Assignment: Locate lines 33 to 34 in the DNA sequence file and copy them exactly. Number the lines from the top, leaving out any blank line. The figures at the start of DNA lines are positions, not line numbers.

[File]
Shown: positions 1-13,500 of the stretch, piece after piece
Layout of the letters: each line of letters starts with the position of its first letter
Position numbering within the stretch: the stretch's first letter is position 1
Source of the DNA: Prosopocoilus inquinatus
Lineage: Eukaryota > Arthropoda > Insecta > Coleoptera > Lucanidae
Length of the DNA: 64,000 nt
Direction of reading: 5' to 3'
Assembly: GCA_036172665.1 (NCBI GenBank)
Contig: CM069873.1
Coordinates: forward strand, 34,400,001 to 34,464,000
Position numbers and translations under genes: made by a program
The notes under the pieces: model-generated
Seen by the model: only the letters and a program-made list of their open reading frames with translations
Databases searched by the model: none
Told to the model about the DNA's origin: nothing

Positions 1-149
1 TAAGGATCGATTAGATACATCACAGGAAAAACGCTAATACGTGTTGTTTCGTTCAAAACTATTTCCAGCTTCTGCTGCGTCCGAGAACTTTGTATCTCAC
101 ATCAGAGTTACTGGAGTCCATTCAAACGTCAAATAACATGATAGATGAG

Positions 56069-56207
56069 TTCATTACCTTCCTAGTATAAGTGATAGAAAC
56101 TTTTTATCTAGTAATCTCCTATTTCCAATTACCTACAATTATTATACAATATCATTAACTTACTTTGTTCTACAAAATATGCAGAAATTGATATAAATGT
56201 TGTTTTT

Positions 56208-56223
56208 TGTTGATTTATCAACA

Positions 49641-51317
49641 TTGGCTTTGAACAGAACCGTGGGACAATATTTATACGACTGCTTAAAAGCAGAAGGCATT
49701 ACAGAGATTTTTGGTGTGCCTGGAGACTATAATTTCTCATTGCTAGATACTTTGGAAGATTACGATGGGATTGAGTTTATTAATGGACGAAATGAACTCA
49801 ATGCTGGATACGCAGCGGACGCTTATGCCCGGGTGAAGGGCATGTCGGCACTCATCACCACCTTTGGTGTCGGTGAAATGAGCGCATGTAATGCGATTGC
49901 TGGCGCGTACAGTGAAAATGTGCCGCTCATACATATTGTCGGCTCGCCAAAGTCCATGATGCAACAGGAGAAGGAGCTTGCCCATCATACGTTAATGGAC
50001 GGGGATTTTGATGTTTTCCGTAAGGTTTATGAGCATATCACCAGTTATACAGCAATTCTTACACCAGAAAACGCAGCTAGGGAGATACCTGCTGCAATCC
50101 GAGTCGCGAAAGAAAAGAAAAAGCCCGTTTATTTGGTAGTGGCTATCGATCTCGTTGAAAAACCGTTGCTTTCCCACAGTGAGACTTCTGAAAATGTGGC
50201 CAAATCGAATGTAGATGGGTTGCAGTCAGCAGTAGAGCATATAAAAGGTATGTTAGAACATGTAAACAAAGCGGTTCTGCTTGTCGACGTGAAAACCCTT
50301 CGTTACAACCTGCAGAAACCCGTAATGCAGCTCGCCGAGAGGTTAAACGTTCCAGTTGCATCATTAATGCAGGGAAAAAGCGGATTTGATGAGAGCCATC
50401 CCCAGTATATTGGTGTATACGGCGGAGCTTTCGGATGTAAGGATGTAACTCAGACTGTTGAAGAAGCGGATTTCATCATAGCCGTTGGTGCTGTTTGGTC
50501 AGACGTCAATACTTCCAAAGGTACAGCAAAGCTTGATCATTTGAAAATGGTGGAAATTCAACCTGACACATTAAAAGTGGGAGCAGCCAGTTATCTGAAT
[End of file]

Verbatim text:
50301 CGTTACAACCTGCAGAAACCCGTAATGCAGCTCGCCGAGAGGTTAAACGTTCCAGTTGCATCATTAATGCAGGGAAAAAGCGGATTTGATGAGAGCCATC
50401 CCCAGTATATTGGTGTATACGGCGGAGCTTTCGGATGTAAGGATGTAACTCAGACTGTTGAAGAAGCGGATTTCATCATAGCCGTTGGTGCTGTTTGGTC